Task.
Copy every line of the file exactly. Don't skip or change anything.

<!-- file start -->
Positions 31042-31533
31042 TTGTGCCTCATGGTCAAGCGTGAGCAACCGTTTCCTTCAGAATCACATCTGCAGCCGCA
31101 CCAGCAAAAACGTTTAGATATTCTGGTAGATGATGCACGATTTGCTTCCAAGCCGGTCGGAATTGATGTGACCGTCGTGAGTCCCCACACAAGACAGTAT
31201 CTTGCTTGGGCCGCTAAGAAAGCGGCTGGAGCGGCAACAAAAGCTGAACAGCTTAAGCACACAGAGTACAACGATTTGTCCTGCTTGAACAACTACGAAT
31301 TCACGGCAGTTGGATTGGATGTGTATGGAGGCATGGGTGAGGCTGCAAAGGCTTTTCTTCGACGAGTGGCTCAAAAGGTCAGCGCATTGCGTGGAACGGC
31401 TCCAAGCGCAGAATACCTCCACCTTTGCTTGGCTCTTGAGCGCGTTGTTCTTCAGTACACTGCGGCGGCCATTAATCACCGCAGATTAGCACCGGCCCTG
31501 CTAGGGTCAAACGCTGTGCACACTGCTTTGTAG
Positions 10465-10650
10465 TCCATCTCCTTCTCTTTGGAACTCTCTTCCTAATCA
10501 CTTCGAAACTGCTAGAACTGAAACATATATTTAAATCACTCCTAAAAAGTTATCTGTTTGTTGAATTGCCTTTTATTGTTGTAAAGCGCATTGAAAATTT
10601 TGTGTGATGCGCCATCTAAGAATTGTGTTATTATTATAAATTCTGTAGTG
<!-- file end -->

Positions 31042-31533
31042 TTGTGCCTCATGGTCAAGCGTGAGCAACCGTTTCCTTCAGAATCACATCTGCAGCCGCA
31101 CCAGCAAAAACGTTTAGATATTCTGGTAGATGATGCACGATTTGCTTCCAAGCCGGTCGGAATTGATGTGACCGTCGTGAGTCCCCACACAAGACAGTAT
31201 CTTGCTTGGGCCGCTAAGAAAGCGGCTGGAGCGGCAACAAAAGCTGAACAGCTTAAGCACACAGAGTACAACGATTTGTCCTGCTTGAACAACTACGAAT
31301 TCACGGCAGTTGGATTGGATGTGTATGGAGGCATGGGTGAGGCTGCAAAGGCTTTTCTTCGACGAGTGGCTCAAAAGGTCAGCGCATTGCGTGGAACGGC
31401 TCCAAGCGCAGAATACCTCCACCTTTGCTTGGCTCTTGAGCGCGTTGTTCTTCAGTACACTGCGGCGGCCATTAATCACCGCAGATTAGCACCGGCCCTG
31501 CTAGGGTCAAACGCTGTGCACACTGCTTTGTAG
Positions 10465-10650
10465 TCCATCTCCTTCTCTTTGGAACTCTCTTCCTAATCA
10501 CTTCGAAACTGCTAGAACTGAAACATATATTTAAATCACTCCTAAAAAGTTATCTGTTTGTTGAATTGCCTTTTATTGTTGTAAAGCGCATTGAAAATTT
10601 TGTGTGATGCGCCATCTAAGAATTGTGTTATTATTATAAATTCTGTAGTG